Sales of paintings, sculptures and other works set records in the Middle East last year as the region’s art market became more firmly established.
At Christie’s Middle East, which is based in Dubai, 38 per cent of the works of art sold through the auction house last year topped their highest pre-sale estimates, while 85 world auction records were set as interest in contemporary Middle Eastern art continued to grow.
“We had probably one of the best years for Christie’s, because we’re seeing not only investors coming into the market but collectors investing more into their collection,” said Isabelle de la Bruyère, the director of Christie’s Middle East.
“The market is healthy and good for buyers, because they can see this is a market that is sustainable and attracting more and more interest,” said Ms de la Bruyère.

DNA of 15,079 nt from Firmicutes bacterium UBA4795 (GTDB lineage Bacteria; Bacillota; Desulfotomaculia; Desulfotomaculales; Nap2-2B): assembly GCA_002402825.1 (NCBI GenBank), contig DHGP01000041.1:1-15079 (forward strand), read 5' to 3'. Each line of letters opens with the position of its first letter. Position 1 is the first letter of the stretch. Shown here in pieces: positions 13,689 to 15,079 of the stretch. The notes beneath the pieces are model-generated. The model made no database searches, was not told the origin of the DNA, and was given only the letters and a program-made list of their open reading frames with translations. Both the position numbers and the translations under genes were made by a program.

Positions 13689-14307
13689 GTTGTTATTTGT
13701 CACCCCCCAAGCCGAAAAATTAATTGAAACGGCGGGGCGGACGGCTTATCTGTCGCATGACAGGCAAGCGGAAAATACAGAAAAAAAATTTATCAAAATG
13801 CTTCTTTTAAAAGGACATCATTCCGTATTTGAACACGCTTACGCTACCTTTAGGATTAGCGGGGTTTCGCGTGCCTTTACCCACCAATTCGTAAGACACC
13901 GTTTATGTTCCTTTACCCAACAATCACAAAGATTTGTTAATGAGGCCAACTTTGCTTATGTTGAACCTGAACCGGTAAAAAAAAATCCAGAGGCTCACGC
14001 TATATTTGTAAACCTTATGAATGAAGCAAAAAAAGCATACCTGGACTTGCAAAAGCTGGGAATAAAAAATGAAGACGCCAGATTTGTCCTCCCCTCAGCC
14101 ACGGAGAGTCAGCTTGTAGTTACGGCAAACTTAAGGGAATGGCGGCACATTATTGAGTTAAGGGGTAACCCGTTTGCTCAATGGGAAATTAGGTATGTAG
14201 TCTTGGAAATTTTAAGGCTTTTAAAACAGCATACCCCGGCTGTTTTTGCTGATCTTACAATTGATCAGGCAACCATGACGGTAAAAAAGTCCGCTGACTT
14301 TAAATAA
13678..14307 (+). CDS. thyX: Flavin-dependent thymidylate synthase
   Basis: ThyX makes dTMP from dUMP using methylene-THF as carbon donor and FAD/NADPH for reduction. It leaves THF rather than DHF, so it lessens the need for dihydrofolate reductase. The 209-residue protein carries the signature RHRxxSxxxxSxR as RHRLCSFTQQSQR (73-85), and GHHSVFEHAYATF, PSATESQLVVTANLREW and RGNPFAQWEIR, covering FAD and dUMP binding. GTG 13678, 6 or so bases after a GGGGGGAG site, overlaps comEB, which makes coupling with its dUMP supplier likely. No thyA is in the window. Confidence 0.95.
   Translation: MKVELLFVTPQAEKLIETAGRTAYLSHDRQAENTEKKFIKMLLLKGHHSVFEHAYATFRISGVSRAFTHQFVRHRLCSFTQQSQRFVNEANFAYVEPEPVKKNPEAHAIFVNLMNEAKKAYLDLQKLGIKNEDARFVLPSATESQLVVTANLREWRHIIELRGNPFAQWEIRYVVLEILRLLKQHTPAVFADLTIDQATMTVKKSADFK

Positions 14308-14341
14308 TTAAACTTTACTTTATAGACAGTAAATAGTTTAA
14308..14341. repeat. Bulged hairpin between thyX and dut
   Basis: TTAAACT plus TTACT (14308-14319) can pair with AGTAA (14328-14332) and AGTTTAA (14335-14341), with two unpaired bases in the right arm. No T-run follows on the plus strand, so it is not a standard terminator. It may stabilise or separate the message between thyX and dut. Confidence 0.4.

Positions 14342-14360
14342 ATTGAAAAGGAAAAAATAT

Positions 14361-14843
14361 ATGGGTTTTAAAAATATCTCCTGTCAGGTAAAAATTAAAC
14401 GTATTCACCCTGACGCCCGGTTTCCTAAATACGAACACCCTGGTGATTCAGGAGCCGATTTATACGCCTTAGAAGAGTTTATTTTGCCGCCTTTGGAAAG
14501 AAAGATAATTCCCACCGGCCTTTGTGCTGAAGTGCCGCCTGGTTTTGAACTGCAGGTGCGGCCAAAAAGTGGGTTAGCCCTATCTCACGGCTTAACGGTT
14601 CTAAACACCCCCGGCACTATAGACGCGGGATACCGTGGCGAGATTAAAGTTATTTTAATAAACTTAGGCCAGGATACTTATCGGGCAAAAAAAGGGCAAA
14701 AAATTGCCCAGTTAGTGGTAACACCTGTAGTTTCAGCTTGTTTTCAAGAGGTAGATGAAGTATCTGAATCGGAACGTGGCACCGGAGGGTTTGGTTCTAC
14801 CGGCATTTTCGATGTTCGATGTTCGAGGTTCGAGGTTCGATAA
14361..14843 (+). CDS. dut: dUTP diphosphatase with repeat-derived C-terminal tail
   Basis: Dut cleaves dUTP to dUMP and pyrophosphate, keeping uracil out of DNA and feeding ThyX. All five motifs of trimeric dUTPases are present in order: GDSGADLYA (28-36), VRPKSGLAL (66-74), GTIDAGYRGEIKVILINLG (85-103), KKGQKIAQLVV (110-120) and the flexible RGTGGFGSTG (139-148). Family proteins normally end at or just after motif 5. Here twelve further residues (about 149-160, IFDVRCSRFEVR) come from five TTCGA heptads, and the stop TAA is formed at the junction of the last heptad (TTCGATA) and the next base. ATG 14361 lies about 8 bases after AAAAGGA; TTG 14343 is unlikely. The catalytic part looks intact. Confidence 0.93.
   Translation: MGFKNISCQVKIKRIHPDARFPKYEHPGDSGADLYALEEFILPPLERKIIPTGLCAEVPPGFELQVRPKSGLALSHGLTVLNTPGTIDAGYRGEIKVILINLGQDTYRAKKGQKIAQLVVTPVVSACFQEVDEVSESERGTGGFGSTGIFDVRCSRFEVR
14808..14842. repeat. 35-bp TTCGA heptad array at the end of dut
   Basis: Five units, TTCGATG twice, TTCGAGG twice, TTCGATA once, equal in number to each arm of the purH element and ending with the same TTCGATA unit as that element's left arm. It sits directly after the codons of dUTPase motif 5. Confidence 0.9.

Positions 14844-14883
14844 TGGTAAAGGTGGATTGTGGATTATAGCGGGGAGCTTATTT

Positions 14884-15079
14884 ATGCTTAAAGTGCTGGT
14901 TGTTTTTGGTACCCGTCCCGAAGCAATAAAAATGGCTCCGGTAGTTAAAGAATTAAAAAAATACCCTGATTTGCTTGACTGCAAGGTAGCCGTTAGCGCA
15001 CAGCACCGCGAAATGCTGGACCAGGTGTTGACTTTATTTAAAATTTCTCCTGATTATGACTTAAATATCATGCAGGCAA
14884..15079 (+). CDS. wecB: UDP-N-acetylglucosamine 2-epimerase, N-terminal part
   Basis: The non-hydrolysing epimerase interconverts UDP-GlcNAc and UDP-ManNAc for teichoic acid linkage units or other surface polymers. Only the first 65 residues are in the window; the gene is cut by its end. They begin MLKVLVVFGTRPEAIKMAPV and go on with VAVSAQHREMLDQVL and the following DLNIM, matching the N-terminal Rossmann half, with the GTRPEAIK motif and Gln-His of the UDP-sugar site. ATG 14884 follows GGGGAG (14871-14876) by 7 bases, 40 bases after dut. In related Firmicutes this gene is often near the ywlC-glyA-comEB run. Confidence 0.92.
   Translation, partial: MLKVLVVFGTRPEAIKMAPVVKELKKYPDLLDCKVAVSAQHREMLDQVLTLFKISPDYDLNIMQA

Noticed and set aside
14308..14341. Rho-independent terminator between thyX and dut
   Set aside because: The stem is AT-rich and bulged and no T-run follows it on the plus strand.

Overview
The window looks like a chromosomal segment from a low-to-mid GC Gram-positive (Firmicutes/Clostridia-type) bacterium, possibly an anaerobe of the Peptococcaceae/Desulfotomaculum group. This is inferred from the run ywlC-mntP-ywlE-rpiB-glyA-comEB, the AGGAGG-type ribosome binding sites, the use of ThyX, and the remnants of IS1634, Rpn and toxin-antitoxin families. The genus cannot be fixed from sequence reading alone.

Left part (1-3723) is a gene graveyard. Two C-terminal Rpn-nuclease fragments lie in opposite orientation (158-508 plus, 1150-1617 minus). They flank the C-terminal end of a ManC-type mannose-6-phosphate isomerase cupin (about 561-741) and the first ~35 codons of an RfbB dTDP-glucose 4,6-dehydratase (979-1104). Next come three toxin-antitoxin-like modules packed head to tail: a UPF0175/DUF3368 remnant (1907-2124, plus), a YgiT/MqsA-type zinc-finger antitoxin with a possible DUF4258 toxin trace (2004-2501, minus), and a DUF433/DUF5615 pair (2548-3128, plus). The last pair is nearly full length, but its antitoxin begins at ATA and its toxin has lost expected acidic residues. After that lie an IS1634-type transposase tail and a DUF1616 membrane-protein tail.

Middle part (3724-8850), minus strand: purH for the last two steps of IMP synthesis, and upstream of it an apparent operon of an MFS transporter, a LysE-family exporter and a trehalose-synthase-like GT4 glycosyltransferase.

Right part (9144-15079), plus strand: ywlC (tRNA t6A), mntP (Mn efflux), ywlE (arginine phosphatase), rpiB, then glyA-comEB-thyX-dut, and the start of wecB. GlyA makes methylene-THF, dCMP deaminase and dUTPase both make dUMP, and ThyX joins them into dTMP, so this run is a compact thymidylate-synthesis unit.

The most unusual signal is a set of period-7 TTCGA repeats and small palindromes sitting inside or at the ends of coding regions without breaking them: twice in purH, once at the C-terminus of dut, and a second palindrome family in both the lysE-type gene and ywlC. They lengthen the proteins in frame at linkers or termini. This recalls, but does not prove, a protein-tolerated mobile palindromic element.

More collectors from Pakistan are basing themselves in the Emirates, as are buyers from South Asia, said Antonia Carver, the fair director for Art Dubai, a festival featuring 75 galleries that begins on Wednesday at the Madinat Jumeirah hotel.
“The market is becoming more and more diversified, and Dubai is becoming more and more a global hub for the arts,” said Ms Carver.
Next month in Dubai, Christie’s plans to hold a sale of modern and contemporary Arab, Iranian and Turkish art.
“We realise our auctions are intimidating and people do have a tendency to think you need to be a millionaire to come to Christie’s,” said Ms de la Bruyère. “But that is not actually the case. Art is not for the elite. Art is for absolutely everybody.”
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